Laser line displacement sensors are used for positioning synchroniser discsNon-contact laser line displacement sensors from Micro-Epsilon are playing a pivotal role in the automatic positioning of synchroniser discs during production. The discs, which are manufactured for use in automatic vehicle transmissions, need to be accurately positioned under a laser prior to deburring.
Two optoNCDT 1700LL laser line displacement sensors from Micro-Epsilon are mounted to a purpose-built handling and processing machine manufactured by Behr Systems GmbH. The sensors are mounted at two different measuring points on the machine, from which they are able to accurately measure the distance to the surface of the synchroniser discs. The sensors are mechanically shielded and so measurement data is unaffected by the close proximity high temperature (500W) deburring laser. The sensors for this particular application have a measuring range of 20mm and operate at a wavelength of 900nm to 1070nm. Ambient operating temperature is from 10°C to +50°C. Linearity is less than 50µm.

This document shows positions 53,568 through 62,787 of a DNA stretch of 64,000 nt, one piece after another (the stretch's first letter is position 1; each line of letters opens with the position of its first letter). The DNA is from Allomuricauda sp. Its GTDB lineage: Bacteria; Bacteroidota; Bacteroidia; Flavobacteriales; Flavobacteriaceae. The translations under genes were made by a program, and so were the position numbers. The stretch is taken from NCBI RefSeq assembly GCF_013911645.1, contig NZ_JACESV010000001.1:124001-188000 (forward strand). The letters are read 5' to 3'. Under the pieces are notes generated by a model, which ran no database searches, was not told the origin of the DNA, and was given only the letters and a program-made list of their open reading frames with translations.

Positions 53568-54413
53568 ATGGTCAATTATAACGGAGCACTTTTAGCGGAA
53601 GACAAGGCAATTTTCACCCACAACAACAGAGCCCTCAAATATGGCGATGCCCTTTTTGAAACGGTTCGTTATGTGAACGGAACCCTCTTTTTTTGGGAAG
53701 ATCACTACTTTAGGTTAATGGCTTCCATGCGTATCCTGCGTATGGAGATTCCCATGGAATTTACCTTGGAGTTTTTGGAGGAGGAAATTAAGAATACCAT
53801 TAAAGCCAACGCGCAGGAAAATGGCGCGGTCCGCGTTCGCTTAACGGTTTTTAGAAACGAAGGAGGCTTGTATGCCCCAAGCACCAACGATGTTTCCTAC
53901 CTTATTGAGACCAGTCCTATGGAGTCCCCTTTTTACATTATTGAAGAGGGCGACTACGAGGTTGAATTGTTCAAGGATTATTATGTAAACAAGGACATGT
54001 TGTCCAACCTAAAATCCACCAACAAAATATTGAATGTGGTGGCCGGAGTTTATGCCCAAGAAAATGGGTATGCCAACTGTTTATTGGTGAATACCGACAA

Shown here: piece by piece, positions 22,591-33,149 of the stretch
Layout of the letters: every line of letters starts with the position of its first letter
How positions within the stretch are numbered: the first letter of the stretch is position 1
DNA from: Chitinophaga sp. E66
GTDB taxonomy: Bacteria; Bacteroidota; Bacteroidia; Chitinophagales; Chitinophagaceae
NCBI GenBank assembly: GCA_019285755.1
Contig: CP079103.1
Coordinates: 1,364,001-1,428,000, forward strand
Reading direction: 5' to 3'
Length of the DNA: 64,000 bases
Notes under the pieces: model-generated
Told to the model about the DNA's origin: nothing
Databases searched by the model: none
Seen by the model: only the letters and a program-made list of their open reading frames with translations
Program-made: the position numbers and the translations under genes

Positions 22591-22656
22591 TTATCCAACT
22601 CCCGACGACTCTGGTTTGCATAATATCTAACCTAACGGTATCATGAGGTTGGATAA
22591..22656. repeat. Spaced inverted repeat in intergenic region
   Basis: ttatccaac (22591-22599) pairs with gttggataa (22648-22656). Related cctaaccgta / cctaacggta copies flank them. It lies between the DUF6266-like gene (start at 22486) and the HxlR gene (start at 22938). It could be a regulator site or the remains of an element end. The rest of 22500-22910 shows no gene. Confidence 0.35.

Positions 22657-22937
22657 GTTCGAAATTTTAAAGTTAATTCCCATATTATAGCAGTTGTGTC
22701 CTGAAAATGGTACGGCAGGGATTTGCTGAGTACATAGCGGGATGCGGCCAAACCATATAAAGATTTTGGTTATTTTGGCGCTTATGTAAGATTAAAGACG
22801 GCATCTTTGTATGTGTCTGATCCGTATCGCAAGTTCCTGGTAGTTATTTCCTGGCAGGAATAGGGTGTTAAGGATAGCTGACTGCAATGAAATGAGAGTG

The optoNCDT 1700LL is a non-contact laser line triangulation displacement sensor that is ideal for the high speed measurement of shiny metallic and rapidly changing, rough or other difficult-to-measure surfaces. Rather than using a spherical or point-shaped laser spot, the sensor uses a unique laser line and special software algorithms to filter out any interference caused by very small (sub-micrometre) surface defects on shiny objects such as polished metals and mild steel. The sensor uses a special cylindrical lens that widens the laser spot to an oval shape. Although this shape appears as oval to the human eye, the actual shape is a very small line. Measurements using this laser line are then averaged using Micro-Epsilon’s patented software algorithms, so that any interference caused by surface roughness, defects, indentations or holes down in the sub-micrometre range – are dramatically reduced.The optoNCDT 1700LL is ideal for measuring on structured surfaces, where the distance to the surface and not the structure itself needs to be measured. www.micro-epsilon.co.uk